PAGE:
A polite request, and maybe a few explanatory comments, should be enough.

Still doesn’t convince me that private is not technically private. Just because you can put in comment - “don’t use this keyword, because you might break something” is more reason to break it than to obey it.

Putting underscores before a variable name is just standard practice for any language to define what is otherwise private variable access, but it’s still initially confusing to a programmer to see private fields being visible in completion.

JavaScript became popular because it was a badly designed language. It’s nice to use purely because it’s simple and just works. Whereas Haxe, on the other hand, while an “okay” language, is trying to redefine the meaning of “private” access. Why? There is no need. If Haxe followed standards, I wouldn’t be here complaining.

It’s especially true when Haxe becomes an employability skill (if it ever becomes that) and employers require Haxe developers (although I don’t see that happening anytime soon). But standards are important, because without standards employers will take one look at Haxe and if they have any clue as to what programming languages do in general, and have a good grasp of conventions and standards in programming, they will turn away.

C# became an employability skill not just because it’s a language developed by a big organisation, but because it followed the standards of C and C++. The same goes for Java, JavaScript and other like languages.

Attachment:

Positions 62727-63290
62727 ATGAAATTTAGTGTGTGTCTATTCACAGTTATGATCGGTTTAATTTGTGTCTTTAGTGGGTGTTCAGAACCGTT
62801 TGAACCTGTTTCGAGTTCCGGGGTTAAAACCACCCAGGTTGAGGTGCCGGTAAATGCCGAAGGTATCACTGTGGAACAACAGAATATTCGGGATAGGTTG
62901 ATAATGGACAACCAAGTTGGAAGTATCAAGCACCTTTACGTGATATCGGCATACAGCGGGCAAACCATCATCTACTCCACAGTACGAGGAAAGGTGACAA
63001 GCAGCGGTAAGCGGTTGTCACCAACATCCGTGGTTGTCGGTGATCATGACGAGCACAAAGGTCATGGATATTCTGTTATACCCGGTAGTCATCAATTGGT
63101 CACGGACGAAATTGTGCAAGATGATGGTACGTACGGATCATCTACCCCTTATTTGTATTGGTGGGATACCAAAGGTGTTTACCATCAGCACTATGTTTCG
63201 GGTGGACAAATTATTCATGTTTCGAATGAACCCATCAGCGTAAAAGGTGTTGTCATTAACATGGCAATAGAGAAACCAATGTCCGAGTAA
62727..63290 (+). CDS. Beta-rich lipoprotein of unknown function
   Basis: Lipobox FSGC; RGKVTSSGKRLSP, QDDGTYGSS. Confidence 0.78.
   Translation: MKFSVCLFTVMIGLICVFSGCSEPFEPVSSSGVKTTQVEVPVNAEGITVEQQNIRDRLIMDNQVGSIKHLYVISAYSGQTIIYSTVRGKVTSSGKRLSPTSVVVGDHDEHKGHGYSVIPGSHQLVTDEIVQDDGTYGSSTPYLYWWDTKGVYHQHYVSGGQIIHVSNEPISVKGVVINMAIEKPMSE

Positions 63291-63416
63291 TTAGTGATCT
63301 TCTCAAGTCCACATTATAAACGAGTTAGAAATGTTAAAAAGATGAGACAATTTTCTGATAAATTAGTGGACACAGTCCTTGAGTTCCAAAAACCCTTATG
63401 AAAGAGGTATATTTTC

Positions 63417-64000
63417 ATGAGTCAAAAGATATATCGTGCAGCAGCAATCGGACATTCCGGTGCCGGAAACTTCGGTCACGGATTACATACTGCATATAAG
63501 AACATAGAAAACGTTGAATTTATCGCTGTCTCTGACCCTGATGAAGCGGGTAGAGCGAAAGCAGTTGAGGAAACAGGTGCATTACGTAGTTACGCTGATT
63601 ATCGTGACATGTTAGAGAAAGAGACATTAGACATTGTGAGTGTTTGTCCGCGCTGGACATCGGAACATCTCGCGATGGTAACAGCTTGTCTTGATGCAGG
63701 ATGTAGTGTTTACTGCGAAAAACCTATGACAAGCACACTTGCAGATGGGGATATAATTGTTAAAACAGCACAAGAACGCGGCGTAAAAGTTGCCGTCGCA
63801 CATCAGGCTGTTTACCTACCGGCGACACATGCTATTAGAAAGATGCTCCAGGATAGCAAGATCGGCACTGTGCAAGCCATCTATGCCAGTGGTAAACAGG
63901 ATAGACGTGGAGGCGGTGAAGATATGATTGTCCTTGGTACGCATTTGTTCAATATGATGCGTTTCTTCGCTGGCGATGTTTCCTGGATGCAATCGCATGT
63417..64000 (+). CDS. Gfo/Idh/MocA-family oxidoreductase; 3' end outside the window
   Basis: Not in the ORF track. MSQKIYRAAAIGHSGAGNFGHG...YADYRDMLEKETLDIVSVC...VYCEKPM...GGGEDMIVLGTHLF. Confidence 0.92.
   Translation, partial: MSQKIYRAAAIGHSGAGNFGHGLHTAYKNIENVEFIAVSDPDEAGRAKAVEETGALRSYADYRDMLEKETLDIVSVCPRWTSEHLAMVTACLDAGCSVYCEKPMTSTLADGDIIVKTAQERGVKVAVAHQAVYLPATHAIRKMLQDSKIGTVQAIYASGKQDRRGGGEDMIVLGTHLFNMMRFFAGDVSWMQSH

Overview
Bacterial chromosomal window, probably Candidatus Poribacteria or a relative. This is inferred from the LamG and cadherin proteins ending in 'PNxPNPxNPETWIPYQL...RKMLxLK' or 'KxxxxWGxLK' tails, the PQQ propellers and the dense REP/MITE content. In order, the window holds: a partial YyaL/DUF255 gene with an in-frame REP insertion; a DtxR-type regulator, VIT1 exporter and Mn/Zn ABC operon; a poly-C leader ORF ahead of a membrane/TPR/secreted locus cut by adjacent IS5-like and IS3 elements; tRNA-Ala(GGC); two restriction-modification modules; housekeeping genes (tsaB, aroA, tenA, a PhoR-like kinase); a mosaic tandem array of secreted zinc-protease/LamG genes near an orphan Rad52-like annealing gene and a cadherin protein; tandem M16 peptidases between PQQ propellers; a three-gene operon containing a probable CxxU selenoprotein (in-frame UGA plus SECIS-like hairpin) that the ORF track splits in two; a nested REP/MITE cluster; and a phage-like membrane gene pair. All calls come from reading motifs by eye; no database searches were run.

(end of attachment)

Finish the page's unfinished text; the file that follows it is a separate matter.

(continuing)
Haxe may get a look in if we see Adobe officially support it in its products, but that is yet to become a reality.

I don’t want to start a flame war just because of this confusion, but I would still like clarification.

Yes, “private” in Haxe means something different than in other languages. Same with “Float,” for that matter. And yes, it would be nice to have something akin to the original meaning of “private.”

But these aren’t big enough flaws to dismiss Haxe itself. If an employer dismisses Haxe after a single glance over a superficial naming issue, that’s their loss.

Don’t forget that haxe is designed to be compiled to other VERY different languages, and any other language has it’s own definition. JS is very dynamic and anything can be added, accessed and changed, while java and c# are the opposite, and actionscript 3 is somewhere in the middle.
Each programmer, witch is migrating from another language, is actually expecting haxe to be similar to his language style.

It’s especially true when Haxe becomes an employability skill (if it ever becomes that) and employers require Haxe developers (although I don’t see that happening anytime soon).

I sure hope that you’re wrong. I really believe in haxe, and the more I learn about it, the more I respect it’s power.